Below is a review of our meeting on Sunday, plus a few discussion questions for Community Group or personal study this week.
Gene then shared about the Sovereign Grace Mission Fund and we watched a video presentation from Executive Director Mark Prater. To learn more about the mission fund, or to support financially, visit their webpage here.
After the missions presentation, Matthew preached the message, “The Bible and Homosexuality: Part 1” as a short break from our current study in Mark. Part 2 will be delivered next week on March 29th, followed by an open time of Q&A in the evening.
After the message, Matthew prayed that we would be receptive to what God desired to teach us through this message and that He would help us to effectively glorify Him in the area of our sexuality.
Josh announced that volunteers were still needed for the Easter Egg Hunt on April 4th, and invited all to attend our Good Friday evening service on April 3rd, as well as our Resurrection Sunday morning service on April 5th.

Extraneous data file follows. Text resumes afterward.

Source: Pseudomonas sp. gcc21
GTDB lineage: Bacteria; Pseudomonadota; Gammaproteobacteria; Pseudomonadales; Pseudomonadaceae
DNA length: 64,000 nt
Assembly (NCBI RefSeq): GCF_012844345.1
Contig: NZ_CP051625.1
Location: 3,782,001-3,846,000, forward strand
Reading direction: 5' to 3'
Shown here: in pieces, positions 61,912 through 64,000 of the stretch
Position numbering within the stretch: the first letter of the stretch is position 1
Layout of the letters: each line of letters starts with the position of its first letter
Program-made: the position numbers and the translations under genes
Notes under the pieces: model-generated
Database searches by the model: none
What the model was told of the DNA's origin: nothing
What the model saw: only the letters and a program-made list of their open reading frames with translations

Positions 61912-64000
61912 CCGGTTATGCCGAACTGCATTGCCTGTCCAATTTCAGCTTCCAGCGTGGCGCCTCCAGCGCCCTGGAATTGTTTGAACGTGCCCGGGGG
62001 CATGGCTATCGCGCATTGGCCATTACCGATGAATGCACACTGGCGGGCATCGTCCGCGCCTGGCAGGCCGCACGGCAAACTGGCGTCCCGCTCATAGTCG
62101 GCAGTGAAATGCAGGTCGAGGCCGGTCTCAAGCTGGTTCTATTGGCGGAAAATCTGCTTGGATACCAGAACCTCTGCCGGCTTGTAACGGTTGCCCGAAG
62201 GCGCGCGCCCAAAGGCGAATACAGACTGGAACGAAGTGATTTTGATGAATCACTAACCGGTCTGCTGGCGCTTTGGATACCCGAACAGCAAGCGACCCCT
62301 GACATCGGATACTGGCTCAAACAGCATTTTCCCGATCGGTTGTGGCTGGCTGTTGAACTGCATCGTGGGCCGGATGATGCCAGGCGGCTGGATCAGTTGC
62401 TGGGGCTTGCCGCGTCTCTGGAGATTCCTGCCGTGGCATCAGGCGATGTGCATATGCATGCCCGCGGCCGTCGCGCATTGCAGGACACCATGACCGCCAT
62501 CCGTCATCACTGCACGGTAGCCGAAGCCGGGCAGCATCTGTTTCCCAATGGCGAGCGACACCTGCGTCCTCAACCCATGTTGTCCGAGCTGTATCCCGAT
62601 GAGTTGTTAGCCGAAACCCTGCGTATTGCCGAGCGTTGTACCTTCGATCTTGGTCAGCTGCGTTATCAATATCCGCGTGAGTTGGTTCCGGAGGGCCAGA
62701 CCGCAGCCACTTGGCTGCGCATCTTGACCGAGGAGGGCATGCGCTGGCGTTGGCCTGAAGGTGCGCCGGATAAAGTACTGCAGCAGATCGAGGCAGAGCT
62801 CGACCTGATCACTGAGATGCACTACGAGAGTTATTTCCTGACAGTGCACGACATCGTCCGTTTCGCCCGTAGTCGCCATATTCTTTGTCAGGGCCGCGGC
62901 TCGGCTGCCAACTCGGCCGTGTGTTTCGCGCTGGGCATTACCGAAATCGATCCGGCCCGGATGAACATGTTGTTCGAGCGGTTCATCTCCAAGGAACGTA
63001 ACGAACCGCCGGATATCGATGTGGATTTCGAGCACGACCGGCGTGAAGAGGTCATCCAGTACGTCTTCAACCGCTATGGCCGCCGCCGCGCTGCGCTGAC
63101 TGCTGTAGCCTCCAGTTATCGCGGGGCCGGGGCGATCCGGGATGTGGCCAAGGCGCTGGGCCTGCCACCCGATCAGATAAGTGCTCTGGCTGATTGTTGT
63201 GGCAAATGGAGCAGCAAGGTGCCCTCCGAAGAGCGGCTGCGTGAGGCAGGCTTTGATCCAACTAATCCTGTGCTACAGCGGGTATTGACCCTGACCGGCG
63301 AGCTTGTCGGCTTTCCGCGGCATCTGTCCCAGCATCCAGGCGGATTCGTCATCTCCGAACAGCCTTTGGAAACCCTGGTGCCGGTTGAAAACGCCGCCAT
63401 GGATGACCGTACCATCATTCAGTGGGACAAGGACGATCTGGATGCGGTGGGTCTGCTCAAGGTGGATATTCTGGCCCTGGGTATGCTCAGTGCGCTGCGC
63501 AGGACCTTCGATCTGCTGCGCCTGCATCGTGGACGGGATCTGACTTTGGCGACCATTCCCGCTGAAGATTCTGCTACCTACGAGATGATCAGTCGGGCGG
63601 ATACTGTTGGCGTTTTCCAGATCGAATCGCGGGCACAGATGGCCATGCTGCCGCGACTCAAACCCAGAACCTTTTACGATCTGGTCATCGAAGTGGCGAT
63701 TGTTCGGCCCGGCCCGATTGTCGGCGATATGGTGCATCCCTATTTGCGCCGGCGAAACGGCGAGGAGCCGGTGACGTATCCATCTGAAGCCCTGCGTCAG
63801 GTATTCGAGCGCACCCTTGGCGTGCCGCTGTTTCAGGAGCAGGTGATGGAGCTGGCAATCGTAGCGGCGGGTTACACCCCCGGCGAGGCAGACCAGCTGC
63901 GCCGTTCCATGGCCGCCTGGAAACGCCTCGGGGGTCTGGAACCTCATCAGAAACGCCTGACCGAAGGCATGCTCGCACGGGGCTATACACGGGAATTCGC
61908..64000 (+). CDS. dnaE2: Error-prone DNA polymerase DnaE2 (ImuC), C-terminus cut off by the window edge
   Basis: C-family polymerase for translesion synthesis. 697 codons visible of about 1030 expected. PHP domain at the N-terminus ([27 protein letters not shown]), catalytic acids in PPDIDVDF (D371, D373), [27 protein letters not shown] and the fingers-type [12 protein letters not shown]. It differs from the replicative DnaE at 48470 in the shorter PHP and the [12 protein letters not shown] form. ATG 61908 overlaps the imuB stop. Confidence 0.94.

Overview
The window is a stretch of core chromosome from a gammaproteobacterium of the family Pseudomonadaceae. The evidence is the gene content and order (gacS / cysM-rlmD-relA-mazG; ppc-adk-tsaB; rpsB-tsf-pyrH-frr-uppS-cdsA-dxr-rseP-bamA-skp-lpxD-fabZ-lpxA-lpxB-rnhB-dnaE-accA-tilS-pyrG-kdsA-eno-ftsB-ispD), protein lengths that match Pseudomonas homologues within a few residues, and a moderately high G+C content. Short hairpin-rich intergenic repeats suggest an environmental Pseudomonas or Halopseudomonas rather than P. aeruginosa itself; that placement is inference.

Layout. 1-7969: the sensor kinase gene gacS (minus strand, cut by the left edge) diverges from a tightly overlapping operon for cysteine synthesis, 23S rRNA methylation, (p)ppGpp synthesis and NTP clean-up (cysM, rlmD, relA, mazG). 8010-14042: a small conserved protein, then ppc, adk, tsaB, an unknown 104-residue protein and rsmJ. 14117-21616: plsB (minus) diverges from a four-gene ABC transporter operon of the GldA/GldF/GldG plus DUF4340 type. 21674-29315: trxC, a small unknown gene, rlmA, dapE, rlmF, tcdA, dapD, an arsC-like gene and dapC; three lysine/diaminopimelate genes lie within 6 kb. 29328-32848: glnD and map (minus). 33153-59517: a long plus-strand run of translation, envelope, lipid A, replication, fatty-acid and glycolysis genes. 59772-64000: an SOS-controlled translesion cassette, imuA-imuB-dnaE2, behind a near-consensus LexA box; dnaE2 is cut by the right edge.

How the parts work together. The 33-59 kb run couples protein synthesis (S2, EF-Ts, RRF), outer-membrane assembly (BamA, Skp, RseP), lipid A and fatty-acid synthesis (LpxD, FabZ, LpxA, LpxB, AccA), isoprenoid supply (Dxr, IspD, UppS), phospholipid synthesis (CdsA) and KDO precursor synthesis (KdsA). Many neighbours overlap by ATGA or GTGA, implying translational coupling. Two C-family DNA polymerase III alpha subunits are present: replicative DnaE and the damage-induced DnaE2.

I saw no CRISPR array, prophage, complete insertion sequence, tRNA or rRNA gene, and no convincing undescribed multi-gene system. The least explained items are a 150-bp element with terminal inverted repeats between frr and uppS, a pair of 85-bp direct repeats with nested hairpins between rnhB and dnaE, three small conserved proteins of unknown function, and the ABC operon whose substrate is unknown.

Josh closed our time together with a benediction.
1. What are some of the reasons that can make the area of homosexuality a difficult topic to discuss within the church? Despite such challenges, why is it still a worthwhile issue to study openly in light of God’s word?
2. The first point that Matthew made was that creation reflects the glory of God. What does it mean to say that God is a revealing God? Why is this attribute of His character so beautiful and significant? What did sexuality look like in God’s created order in the Garden of Eden, before sin entered the world?
3. The second point was that sin exchanges worship of the Creator for the creature. In what ways have you seen this happen in your personal experience? What happens when we fall into the mindset of, “God is not satisfying enough, therefore, I must look elsewhere.”? What is the difference between worshiping sex itself versus worshiping the Creator of our sexuality?
4. The third point covered in Part 1 of this message was that our sexual desires are not exempt from the work of sin–sexuality is not morally neutral. What does this mean? Who or what decides what is sexually normative? Culture? Society? Each individual? On what basis is homosexuality prohibited?
5. Matthew said that our erotic inclinations are not political issues to be dealt with in private but rather worship issues that ought to be dealt with as a body of believers. What hope does 1 Corinthians 6:9-11 bring to us all? In light of such truth, as a community, how can we be a people of broken-hearted boldness in the area of homosexuality?